Invasive Species Compendium

Detailed coverage of invasive species threatening livelihoods and the environment worldwide

Abstract

Nutritional quality and consumer acceptability of cowpea seeds (Vigna unguiculata L. Walp) treated with natural and synthetic insecticides against bruchid infestation.

Abstract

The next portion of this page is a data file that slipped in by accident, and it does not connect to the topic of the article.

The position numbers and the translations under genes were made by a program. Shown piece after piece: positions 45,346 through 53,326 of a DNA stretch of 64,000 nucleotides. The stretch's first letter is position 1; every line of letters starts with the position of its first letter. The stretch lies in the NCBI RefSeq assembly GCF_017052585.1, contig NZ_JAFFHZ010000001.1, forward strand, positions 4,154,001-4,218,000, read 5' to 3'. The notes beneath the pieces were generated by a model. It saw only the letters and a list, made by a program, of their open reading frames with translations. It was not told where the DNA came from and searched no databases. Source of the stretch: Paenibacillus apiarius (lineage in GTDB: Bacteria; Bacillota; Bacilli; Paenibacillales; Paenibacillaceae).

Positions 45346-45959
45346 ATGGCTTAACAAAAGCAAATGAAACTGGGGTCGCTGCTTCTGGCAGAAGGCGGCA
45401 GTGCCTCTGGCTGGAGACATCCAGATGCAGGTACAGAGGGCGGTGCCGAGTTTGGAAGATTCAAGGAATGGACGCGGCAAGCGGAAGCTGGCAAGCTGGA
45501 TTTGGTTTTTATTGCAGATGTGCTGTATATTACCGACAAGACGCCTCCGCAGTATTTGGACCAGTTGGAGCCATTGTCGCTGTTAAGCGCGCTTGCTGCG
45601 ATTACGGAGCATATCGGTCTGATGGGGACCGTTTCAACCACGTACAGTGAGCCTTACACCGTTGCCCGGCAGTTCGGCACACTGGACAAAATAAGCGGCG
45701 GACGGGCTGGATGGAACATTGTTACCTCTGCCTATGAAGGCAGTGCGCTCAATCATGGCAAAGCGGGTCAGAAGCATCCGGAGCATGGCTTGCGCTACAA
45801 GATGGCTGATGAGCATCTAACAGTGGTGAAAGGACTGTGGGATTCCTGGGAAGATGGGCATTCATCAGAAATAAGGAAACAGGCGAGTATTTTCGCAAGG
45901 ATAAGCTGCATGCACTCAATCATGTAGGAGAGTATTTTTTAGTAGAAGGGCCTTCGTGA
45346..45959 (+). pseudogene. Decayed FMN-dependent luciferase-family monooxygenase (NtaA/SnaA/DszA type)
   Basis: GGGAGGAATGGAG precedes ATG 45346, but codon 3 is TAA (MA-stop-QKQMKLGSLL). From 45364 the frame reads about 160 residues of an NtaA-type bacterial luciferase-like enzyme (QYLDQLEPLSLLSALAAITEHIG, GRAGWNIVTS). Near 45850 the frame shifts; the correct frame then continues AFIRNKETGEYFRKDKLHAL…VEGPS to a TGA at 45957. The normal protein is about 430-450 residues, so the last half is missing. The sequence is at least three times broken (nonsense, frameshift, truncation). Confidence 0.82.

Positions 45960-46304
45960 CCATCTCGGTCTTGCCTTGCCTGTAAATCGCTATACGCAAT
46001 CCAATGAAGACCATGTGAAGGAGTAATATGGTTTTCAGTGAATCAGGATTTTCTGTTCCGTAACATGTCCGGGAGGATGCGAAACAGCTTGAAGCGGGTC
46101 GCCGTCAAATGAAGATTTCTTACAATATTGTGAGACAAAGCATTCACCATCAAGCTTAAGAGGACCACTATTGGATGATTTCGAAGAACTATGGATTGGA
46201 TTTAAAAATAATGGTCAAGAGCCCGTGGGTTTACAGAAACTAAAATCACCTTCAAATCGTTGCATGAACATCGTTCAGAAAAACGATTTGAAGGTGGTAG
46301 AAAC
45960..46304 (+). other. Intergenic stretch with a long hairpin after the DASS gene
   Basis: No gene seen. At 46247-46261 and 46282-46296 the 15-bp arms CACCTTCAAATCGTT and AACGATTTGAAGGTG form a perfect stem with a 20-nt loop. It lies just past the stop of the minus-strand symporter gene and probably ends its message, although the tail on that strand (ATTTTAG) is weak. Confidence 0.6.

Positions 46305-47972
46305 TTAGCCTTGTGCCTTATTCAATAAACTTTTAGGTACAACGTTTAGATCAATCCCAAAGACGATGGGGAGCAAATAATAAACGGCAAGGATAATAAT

Sample analyses, organoleptic, sensory and viability tests were carried out in the laboratory to evaluate the effects of ten plant products with insecticidal properties on cowpea seeds stored for six months. Actellic 2% dust® (Pirimiphos-methyl) was used as a standard insecticide. Most of the plants are used for culinary or medicinal purposes in Nigeria. Sample analyses were conducted before and after six months of storage. Cowpea seeds were stored with either pulverized plant materials at the rates of 2.5, 5.0 and 10.0 g/100 g seeds or Actellic 2% dust at the rates of 1.0, 2.0 and 3.0 g/100 g seeds to determine the crude protein, crude fat, crude fibre, total ash and moisture content of the seeds. Organoleptic tests of cooked seeds for taste, odour, texture, appearance and overall acceptability and sensory tests for firmness and appearance of uncooked treated seeds relative to a control were evaluated at a single rate of 10.0 g plant powder or 3.0 g Actellic®/100 g seed. Viability tests on the seeds were carried out before commencement and six months after storage. All data were subjected to ANOVA and differences between means determined at 5% probability level. Sample analysis showed that all the plant products and Actellic® increased the moisture and crude fibre contents and decreased the crude protein content. The plant products and Actellic had no significant adverse effect on organoleptic characteristics and viability of the treated seeds. Sensory tests of uncooked seeds stored with most of the materials were also adjudged to be as good as the untreated control by a majority of the panelists.